“It’s just a story. Fiction I invented.” That’s what the man said. But I didn’t believe him. I think he was trying to cover his ass, just in case.
I had brought my six-year old nephew Nicholas to the public fountain to run under the water spouts. Sitting on a nearby bench I was watching him when a man sat beside me. Nick glanced my way to see if I remained vigilant. He waved, laughed, ran with other children through the water as it gushed into the air.
“Is that yours?” the man asked, grinning as Nick tried to keep the water from spewing, his small hands clamped firmly upon the sprinkler.
“Oh no. He’s my brother’s child.”
The man nodded. “I don’t have any either,” he said. “I just come down here to watch people.” He paused a moment, but the moment felt full of potential. There was something to be had from it.
“The way life looks normal in public,” he said. “It’s not really that way. We just make it look that way by the light of day.”
I didn’t know how to respond, so I kept quiet. What did he mean? Perhaps his life was so rotten that anything in public appeared idyllic to him. That this ‘light of day’ was something he needed on occasion to get him through rough nights.
He appeared several years older than me. Fifty-ish, I thought. I glanced at him, but returned my attention to my nephew, who now stood under a deluge, arms raised, head down, smiling and catching water in his hands.
That’s when he said it. An oral rendition of Pandora’s box. The thing he could not take back.
“I killed someone,” he said. I glanced at him, but quickly returned my attention to my nephew. Maybe he was trying to scare me. But why would he do that?
Perhaps a confession he could not give to the local priest.
“I never set out to hurt anyone,” he continued. “And it’s not like the guy meant anything.”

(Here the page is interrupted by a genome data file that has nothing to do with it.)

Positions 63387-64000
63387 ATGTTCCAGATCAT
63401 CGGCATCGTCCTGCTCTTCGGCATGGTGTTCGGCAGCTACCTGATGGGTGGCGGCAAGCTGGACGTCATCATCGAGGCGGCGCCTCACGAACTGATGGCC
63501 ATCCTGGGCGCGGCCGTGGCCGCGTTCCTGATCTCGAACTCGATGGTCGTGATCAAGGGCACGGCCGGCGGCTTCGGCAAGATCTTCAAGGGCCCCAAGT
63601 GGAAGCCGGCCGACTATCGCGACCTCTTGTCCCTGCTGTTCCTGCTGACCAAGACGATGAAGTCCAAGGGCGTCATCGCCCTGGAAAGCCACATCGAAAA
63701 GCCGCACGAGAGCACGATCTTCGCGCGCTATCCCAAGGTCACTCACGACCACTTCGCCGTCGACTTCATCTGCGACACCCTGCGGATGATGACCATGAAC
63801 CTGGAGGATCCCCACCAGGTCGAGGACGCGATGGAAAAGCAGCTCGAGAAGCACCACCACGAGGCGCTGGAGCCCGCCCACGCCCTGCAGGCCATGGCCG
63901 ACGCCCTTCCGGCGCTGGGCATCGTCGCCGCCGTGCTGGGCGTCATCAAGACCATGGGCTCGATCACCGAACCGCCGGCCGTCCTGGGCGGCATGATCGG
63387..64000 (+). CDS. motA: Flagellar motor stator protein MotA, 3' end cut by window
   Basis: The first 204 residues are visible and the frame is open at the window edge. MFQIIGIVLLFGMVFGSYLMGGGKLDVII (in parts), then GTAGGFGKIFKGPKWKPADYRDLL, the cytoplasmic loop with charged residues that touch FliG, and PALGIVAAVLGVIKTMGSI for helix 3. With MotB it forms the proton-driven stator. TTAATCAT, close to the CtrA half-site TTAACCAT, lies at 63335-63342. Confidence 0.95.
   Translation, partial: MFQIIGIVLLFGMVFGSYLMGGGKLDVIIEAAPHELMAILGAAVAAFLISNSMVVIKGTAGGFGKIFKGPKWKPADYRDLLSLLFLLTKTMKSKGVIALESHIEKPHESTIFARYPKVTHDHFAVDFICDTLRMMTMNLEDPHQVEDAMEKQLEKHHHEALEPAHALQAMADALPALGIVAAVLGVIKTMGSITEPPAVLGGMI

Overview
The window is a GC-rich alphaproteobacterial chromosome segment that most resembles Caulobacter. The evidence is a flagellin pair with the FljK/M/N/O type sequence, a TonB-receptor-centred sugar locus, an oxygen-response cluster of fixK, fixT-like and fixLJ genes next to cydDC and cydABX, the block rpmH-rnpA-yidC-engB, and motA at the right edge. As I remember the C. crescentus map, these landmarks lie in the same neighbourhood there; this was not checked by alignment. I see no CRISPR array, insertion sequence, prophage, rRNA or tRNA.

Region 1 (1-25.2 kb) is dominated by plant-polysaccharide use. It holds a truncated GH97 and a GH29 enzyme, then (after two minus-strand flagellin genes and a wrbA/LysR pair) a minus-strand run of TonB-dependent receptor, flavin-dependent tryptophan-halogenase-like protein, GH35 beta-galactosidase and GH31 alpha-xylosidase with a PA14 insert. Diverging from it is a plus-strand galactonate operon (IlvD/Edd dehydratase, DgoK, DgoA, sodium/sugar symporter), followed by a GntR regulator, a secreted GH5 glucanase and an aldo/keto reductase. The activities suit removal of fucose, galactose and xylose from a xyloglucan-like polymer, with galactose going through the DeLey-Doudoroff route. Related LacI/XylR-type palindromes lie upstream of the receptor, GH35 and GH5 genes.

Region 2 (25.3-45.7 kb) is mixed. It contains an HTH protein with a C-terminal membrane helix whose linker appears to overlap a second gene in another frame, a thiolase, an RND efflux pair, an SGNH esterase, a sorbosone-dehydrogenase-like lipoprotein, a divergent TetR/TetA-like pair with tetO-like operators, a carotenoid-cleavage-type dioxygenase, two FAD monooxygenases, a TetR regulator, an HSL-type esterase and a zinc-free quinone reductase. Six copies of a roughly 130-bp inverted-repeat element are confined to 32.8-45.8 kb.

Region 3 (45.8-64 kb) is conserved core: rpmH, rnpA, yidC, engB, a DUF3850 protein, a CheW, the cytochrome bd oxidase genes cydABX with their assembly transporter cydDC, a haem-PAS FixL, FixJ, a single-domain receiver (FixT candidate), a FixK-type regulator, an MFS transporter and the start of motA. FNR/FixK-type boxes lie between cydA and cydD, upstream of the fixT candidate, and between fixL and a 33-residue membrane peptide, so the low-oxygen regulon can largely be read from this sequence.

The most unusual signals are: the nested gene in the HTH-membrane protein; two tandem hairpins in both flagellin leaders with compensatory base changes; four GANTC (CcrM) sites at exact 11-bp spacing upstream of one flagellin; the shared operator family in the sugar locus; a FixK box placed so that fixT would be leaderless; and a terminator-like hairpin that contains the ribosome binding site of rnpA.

I thought it best not to look at him directly. That would make it real. An acknowledgment of his crime perhaps. A threat.
Nicky stood at the side of the fountain area now, talking it up with a little girl, pointing to the water spewing up over their heads. She was a beautiful dark-headed child, dark eyes, dimples. Both children showed surprise when a squirrel crossed in front of them, then a dark figure, hawk or owl, I couldn’t tell which. Fast and deadly, it snatched the small animal up and was gone.
“He was an old drunk. A bum,” the man said. As if he had not noticed the incident with the squirrel. He had been leaning forward, arms against his knees, but now he leaned back, a leg over the opposite thigh. Just relaxing in the sun.
“When I first saw him lying there in the alley, I didn’t realize a person was even there, he said. It was all old rags and dirt. Then his face came into view. Grimy and bearded, grinning wildly. The face of a scoundrel.
“He had old food in his beard. Disgusting. I turned around and headed the other way. I don’t even remember why I was in that alley, but I know I didn’t want to deal with his kind.
“Then he called out. “Hey Mister,” he said. “Help me. I need help.” I thought maybe he was ill or hurt. I stepped back to him, wishing I would have been quicker to leave. I didn’t want to get involved. Looking around, I hoped his attacker was not nearby. “What happened,” I asked.
“He grinned at me. Most of his front teeth were missing. Those remaining were rotting brown. Human filth, I thought. I didn’t want to be associated with this guy.
“”I need a cuppa dollahs,” he said. He said it in that way. With that accent, like he was from New England.
“”I don’t have any money. If I did I wouldn’t give it to you.” Then I started to walk away. I was done. I could have just stepped back into my life, none the worse.